Desert Island Movie #2
Irrational desire (lust) is an emotion difficult if not impossible to explain in life. It’s something so powerful and mysterious that takes place under the skin and inside the loins that defies reason or common sense. We stumble around and fall into traps trying to make sense out of something so mysterious and inexplicable. Consider now the problem of trying to coherently dramatize it in theatrical/cinematic terms. But that is exactly what Louis Malle and his talented cast and crew challenged themselves to do when they decided to make a movie out of Josephine Hart’s slim bestselling novel. The screen adaptation was done by the talented British playwright David Hare. That they got as close as they do to capturing what seems like an impossible circumstance without wandering into pornography is remarkable to me. Because for one thing pornography wouldn’t have solved the psychological dilemma of the two main characters. It would’ve only made it more explicit. Still the film goes pretty far as far as mainstream movies go in attempting to depict an attraction based solely on carnal desire.
The story is about Dr. Stephen Fleming, a respected Member of Parliament with an attractive wife, two children and a promising career ahead of him. One day he is introduced to Anna Barton, an attractive young French woman who is romantically involved with his son. They shake hands and a spark is struck. He recognizes it and so does she. Then almost immediately they succumb to the force of lustful desire that seems to be taking them over. From there we watch as they circle and connect with each other in a frenzy of sexual passion that they’re helpless to control.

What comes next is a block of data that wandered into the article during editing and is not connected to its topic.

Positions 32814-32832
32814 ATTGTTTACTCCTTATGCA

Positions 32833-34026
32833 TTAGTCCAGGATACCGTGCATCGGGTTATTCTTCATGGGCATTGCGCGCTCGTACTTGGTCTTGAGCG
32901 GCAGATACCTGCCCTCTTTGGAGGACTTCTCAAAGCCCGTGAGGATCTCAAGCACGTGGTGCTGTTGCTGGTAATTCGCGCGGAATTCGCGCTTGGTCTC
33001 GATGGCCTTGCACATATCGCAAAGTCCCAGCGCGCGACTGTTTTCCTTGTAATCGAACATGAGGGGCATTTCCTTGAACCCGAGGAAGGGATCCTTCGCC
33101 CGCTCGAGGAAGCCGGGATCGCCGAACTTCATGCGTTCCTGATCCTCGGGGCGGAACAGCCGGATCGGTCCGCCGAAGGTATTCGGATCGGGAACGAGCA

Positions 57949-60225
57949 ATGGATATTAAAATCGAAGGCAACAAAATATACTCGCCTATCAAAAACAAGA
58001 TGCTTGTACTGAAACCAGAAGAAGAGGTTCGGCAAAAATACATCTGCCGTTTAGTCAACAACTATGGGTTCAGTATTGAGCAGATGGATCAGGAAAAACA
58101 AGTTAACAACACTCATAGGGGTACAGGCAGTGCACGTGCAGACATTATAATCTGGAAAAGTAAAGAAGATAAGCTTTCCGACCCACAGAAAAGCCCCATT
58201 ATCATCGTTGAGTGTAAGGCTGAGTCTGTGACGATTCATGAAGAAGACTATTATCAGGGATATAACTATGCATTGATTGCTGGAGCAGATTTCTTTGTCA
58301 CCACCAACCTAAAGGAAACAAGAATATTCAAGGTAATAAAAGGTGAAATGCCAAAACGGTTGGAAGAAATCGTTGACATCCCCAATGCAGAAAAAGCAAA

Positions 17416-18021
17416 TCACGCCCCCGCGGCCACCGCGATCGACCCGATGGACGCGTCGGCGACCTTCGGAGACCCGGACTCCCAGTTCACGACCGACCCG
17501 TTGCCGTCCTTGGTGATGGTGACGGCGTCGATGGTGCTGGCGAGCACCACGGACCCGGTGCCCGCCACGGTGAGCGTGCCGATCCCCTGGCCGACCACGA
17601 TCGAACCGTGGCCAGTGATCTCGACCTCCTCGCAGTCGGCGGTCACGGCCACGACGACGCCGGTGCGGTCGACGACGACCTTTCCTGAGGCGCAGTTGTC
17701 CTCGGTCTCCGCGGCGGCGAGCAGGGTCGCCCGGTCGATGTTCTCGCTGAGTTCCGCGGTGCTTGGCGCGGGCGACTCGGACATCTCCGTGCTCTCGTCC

This is not a sexy or erotic film but one that is fascinating in the way that it plumbs or rather attempts to plumb the sometimes frightening depths of human obsession and how helpless we can be in its onslaught. One of the reasons the film works so well, for me at least, is due to the nature of the leading performances by Jeremy Irons (Dr. Fleming) and Juliette Binoche (Anne Barton). They both surrender to the physical and emotional demands of the roles and present them naked and unguarded in a way that is both bracing and refreshing. They give performances that sometimes takes us (the audience) out of our comfort zone leaving us troubled and embarrassed. But like the proverbial tragic auto accident at the side of the road we don’t want to watch but can’t look away.
The term ‘a terrible beauty” is to me an apt way to describe this film because the way it is presented and the emotional consequences it exacts are both terrible and beautiful. I look at it and I’m fascinated and repelled, but more the former than the latter. And every time I look at it I hope it will end differently although I know it can’t.
I’ve always liked Louis Malle’s film but this one occupies a special corner in my motion pictures treasure house. And that’s the reason I would want it on that desert island paradise I’ve created for myself.